I try to find a representative ornament from each place that I go. Then when I set up my Christmas decorations each year I relive the joy of visiting each place. The little trinkets that I hang on the branches never fail to bring back a flood of wonderful memories. Vacations are wonderful for the way that they seem to soothe any anxieties that I might have and they allow me to set aside my type A driven personality in favor of living totally in the moment. They are a panacea that I don’t take for granted because I know all too well how privileged I am to be able to spend money on trips to wonderful places rather than having only enough to live from day to day.

The vast majority of people in the history of the world have not had the luxury of travel for the sake of enjoyment. My grandparents went from one place to another in search of work. Their parents essentially were born, lived and died in the same place without ever leaving. Such is true of most of the world’s people even today. Those of us who ride down highways in our comfortable cars or fly through the skies to distant lands are fortunate indeed. The frivolousness of vacationing was once only the domain of the wealthy few. Today those of us in the middle class enjoy it in ways that our ancestors would never have known.

I appreciate the freedom that allows me to go see the wonders of the world and those in my backyard as well. My father had been determined to see as much as possible in his lifetime and he was on his way to becoming acquainted with most of the United States when his life was cut short. I imagine that he would have ultimately seen it all and added to his journeys with trips across the ocean. Back before he died I already knew that my family was somewhat unusual in the grandeur of our trips. I got to see Disneyland in the first year it opened and I remember sitting with my father on the shores of Lake Michigan in Chicago while he fished when I was only six.

After my father died our only family trips were to visit my grandparents in Arkansas. We would arise before dawn so that my mother could drive as far as possible before it grew dark. We only stopped for gasoline and to spend one night in a motel before reaching my grandparents’ farm. Only one other time did we take a vacation to San Antonio and Austin. It was a grand adventure that included visits to the Alamo and the state capitol. I vividly recall how fun it was to splurge by going to see The Sound of Music in a lovely indoor theater unlike our usual viewings at the drive in on nights when an entire car of people got in for a greatly reduced price.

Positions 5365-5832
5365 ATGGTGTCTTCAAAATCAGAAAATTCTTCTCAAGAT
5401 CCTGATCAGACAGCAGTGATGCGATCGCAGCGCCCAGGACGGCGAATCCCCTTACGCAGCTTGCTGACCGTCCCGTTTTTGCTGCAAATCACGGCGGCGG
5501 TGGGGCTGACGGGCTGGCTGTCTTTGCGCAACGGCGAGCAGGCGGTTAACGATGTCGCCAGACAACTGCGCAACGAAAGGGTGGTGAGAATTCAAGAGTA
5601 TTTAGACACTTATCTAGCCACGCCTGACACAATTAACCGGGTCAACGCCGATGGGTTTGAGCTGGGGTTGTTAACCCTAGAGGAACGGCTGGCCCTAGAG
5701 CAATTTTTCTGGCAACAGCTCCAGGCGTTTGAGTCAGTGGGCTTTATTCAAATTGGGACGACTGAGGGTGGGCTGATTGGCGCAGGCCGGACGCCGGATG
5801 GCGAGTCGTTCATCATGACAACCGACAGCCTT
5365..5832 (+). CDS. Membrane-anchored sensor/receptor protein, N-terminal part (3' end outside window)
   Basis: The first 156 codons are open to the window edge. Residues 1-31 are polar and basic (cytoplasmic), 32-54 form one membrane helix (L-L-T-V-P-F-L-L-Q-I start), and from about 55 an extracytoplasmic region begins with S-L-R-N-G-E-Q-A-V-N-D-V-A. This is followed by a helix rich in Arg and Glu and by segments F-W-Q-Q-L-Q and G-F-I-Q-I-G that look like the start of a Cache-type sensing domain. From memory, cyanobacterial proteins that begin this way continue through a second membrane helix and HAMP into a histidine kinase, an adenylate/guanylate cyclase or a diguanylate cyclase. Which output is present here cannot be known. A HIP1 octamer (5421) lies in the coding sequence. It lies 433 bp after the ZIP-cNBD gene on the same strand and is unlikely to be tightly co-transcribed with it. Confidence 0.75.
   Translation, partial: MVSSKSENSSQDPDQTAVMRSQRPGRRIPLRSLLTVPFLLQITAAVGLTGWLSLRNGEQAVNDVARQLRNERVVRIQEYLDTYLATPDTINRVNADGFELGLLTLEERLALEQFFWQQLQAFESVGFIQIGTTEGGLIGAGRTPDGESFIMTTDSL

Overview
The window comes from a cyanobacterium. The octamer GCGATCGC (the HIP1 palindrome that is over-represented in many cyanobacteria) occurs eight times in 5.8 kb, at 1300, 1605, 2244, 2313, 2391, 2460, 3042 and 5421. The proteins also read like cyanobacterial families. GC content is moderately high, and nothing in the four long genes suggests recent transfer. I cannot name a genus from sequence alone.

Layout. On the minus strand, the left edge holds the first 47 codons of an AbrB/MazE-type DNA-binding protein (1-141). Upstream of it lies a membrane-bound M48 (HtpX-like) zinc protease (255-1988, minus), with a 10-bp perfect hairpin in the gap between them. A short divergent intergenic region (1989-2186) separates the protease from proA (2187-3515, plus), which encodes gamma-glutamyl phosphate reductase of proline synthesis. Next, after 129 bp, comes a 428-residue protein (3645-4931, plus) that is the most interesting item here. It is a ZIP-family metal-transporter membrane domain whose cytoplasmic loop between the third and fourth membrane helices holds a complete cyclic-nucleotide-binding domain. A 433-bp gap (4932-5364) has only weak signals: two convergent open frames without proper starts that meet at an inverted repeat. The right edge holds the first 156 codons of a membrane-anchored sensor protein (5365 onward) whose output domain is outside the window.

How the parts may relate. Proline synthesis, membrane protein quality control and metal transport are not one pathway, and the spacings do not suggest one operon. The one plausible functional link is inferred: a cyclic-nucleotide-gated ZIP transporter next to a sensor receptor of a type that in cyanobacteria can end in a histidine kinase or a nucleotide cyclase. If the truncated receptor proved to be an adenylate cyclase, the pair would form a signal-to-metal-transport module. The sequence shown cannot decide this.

Now I am planning a possible jaunt to Colorado in the spring and a gala trip to Scotland at the beginning of summer. I’m still in awe of the good luck that has allowed me to do such things. The worrywart in me sometimes thinks that the time may one day come when it may no longer be possible to go on such extravagant excursions. The world may change in ways that preclude a continuation of the way we have grown accustomed to doing things. My own health may fail as I continue to age in ways that make it difficult for me to travel too far away from home. It’s important that I do my best to see as much as I may for now and while I’m wherever the winds take me I’ll surely be adding to my collection of Christmas ornaments. 

There is little that I would rather do these days than go to new places and revisit my favorite old ones. I never take my good fortune for granted. I have seen gloriously wondrous things that only a few ever get to glimpse. My souvenirs are like a tangible record of my memories. They are wonderful beyond words,

Glorious Mornings